Above-35 singles may get priority in public rental flats
Housing Authority mulls review of rental flats allocation system for not-so-young unmarried
Housing applicants aged above 35 may get priority over students on a long waiting list for public rental flats.
A review of the allocation system for singles - first proposed in Leung Chun-ying's election manifesto during the chief executive race - was suggested in a brainstorming session the Housing Authority held yesterday.
Authority member Wong Kwok-kin said there was an urgent need to review the system for singles. "There are more than 20,000 student applicants on the waiting list," he said.
As of June, the number of applicants for public rental housing was 199,000, of which about half were non-elderly single people. Of the non-elderly single people, roughly half were under 30.
Elderly applicants and those with family usually receive housing within three years, but non-elderly singles join a separate queue that caps the annual quota at 2,000.
"We need to distinguish the students and younger applicants from those older than 35, and give priority to the latter," authority member Michael Choi Ngai-min said. "Because when these students graduate and find a job, they will easily exceed the income limits [imposed on rental flats]."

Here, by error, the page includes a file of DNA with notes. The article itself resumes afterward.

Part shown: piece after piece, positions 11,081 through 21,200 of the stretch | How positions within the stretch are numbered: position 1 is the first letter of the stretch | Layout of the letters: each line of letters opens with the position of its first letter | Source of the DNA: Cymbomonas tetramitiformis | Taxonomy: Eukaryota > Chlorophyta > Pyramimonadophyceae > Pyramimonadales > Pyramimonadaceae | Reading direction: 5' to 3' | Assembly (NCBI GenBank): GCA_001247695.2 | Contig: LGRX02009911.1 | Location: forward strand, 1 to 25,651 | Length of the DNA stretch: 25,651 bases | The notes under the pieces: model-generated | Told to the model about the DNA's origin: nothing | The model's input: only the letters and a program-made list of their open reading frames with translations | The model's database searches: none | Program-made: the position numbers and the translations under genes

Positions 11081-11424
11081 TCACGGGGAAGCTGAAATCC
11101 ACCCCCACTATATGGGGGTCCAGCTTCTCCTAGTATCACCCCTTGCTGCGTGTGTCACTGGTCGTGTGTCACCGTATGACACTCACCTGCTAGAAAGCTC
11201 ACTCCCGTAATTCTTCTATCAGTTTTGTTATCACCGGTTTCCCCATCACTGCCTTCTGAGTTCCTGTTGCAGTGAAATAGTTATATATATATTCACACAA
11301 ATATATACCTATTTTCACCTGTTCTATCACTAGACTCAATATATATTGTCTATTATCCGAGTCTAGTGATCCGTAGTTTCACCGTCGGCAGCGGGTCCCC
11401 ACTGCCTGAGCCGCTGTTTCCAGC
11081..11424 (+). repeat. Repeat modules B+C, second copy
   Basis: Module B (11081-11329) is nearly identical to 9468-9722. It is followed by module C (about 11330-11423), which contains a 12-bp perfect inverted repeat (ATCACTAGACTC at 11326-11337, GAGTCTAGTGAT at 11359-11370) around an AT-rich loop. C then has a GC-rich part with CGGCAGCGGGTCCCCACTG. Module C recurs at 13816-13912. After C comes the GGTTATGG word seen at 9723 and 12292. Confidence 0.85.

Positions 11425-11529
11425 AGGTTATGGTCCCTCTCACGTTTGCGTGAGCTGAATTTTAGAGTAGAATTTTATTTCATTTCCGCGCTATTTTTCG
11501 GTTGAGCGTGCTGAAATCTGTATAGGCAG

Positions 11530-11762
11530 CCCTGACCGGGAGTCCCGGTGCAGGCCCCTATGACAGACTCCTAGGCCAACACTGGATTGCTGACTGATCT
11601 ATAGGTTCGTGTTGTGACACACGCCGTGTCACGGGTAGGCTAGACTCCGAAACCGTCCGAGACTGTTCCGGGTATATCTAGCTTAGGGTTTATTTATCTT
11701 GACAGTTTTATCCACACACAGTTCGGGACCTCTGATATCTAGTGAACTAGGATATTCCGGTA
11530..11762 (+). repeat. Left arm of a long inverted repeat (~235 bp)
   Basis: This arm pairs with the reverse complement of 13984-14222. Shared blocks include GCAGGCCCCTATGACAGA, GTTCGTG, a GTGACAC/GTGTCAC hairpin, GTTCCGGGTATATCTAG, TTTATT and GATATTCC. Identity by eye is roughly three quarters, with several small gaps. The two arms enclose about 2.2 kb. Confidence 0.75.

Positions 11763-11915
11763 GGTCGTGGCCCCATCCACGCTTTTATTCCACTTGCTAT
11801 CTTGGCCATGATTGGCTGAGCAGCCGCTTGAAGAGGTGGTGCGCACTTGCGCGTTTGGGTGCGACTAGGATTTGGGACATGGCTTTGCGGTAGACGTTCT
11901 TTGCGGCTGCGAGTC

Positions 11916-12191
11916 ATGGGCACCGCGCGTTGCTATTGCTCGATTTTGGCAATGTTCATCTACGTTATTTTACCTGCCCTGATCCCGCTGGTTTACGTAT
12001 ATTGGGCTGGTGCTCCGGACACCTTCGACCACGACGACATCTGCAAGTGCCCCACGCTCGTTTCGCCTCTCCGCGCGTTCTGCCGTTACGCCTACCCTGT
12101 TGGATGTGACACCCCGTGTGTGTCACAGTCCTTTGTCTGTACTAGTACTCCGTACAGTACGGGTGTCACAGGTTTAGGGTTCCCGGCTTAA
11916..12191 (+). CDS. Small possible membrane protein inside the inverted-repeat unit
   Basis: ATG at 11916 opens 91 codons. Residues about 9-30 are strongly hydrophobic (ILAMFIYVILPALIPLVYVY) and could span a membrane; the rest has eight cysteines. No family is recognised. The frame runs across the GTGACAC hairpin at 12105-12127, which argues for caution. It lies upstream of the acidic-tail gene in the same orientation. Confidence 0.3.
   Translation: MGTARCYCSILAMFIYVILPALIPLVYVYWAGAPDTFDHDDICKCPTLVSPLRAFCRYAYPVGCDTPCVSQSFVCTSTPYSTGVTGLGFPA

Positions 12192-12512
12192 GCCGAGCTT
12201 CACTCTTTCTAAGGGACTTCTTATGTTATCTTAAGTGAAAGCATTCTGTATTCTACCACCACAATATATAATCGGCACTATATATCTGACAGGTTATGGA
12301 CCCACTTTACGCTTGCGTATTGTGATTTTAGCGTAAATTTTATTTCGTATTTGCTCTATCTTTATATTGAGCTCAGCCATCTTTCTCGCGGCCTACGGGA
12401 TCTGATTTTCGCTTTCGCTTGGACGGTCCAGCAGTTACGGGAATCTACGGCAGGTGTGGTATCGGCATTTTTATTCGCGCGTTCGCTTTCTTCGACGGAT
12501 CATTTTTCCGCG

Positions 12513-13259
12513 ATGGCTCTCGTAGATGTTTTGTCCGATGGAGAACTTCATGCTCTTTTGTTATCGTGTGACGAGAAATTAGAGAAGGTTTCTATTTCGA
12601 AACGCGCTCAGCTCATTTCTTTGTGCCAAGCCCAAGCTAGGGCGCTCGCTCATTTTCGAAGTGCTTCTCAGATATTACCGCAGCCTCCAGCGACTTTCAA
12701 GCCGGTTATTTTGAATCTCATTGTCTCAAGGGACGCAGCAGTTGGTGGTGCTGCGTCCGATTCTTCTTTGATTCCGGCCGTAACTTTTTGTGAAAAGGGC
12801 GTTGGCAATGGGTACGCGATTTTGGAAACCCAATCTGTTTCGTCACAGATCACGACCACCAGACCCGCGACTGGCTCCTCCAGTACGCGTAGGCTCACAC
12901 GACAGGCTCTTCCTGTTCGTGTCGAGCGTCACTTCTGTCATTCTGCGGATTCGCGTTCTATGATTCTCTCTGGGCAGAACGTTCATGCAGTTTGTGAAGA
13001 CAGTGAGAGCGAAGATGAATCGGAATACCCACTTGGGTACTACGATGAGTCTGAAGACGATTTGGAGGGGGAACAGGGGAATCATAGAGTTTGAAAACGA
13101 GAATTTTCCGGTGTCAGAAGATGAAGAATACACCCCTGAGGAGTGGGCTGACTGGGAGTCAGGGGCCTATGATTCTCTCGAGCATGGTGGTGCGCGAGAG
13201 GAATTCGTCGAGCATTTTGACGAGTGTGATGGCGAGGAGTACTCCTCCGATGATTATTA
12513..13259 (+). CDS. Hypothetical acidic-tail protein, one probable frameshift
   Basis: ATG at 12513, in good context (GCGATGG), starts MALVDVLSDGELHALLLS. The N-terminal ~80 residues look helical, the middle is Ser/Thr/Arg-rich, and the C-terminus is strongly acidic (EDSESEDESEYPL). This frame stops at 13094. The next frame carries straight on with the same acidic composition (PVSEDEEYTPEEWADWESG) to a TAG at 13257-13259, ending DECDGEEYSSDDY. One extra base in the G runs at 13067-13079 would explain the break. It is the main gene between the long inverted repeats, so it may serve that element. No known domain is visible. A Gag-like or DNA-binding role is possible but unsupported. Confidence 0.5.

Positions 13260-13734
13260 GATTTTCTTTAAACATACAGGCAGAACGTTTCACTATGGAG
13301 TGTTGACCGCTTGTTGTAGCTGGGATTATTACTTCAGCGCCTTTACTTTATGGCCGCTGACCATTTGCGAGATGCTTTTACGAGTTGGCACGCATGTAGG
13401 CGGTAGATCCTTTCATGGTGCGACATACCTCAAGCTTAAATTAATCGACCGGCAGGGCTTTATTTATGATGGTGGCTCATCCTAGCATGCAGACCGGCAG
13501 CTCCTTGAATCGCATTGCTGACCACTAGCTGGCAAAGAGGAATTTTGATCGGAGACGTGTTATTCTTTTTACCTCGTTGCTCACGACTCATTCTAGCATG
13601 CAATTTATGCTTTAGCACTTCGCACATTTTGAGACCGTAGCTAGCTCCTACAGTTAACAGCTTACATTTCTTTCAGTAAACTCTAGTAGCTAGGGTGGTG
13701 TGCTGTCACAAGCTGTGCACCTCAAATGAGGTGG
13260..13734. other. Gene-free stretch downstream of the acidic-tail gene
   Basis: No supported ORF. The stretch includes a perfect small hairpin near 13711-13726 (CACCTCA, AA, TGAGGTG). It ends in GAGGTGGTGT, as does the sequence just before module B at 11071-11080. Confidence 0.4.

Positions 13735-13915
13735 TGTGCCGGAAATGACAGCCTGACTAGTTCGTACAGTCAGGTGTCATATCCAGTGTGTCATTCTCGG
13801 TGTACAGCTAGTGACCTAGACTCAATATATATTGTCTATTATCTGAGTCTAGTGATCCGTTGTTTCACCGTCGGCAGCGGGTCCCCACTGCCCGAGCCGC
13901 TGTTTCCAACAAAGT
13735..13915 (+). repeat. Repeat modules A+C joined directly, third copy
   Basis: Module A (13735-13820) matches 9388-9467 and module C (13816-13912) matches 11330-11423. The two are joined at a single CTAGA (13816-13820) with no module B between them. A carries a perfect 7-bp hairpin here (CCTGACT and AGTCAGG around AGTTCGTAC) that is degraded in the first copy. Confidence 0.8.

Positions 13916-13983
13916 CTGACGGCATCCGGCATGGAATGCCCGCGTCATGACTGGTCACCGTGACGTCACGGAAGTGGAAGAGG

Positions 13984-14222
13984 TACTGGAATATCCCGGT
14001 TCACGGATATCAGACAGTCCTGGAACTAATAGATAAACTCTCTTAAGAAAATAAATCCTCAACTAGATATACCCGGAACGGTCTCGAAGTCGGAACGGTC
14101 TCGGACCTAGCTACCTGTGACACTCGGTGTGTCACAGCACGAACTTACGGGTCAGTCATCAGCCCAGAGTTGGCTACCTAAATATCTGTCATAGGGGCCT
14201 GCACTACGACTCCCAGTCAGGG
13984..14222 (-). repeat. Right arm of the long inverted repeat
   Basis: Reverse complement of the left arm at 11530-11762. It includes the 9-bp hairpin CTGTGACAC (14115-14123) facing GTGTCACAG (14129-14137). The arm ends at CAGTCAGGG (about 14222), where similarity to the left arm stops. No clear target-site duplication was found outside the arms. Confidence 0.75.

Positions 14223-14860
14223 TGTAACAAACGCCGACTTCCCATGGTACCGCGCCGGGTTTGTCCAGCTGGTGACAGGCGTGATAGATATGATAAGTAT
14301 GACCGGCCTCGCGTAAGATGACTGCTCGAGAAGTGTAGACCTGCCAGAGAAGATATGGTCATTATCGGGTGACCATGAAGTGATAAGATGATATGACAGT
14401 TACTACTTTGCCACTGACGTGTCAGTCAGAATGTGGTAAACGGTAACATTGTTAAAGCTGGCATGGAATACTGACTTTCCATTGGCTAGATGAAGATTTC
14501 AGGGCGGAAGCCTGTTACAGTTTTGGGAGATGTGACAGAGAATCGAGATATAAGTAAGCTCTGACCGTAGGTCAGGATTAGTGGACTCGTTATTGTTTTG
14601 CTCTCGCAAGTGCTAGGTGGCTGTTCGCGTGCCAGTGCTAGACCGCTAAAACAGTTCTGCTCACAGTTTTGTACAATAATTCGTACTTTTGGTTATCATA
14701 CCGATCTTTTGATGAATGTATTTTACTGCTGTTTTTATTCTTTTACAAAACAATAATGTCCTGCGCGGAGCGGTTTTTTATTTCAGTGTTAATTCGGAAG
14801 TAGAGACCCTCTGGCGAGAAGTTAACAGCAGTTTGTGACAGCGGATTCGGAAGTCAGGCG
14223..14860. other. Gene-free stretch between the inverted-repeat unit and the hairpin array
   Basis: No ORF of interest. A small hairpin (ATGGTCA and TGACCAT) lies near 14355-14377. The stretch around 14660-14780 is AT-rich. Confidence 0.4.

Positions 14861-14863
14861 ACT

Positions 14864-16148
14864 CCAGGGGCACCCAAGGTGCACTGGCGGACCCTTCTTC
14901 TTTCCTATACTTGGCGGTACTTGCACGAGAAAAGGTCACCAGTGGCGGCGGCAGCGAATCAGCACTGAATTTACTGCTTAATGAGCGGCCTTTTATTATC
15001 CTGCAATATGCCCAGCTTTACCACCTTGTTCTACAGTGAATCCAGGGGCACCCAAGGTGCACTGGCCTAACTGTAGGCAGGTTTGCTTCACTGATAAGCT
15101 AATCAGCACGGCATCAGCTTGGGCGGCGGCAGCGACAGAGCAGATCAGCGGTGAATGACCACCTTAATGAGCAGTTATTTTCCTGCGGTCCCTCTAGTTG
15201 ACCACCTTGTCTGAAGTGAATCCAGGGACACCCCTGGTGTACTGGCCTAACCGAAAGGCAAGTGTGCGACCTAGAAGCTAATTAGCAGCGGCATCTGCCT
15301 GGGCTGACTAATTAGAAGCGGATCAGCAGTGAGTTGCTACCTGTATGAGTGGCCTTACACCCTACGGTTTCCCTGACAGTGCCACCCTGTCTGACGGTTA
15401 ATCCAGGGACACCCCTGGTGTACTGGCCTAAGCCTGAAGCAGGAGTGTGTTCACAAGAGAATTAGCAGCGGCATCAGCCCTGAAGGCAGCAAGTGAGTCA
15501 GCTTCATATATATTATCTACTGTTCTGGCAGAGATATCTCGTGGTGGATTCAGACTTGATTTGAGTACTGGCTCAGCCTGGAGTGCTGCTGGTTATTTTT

Choi suggested launching a review in line with the work of the new Long Term Housing Strategy Committee, which is assessing housing demands of different population groups.
The authority also discussed redeveloping several old housing estates to accommodate more flats on the sites.
Meanwhile, the government signalled its willingness to increase public housing supply after it identified suitable sites from the land sale list, said Frederick Fung Kin-kee, deputy chairman of the Legislative Council housing panel.
Fung was among about 20 members of the panel invited to a luncheon by Secretary for Transport and Housing Anthony Cheung Bing-leung yesterday.
The government's current target is to complete construction of 15,000 public flats a year - a grossly insufficient amount in the face of increasing demand.
Separately, Cheung told reporters there had been occasions the government took land from the land sale list for public housing. "But there is demand for both public housing and private ones. The government needs to make considerations," he said.
Some property market watchers have warned that changing sites already earmarked for sale to public housing use would reduce private housing supply and push up property prices.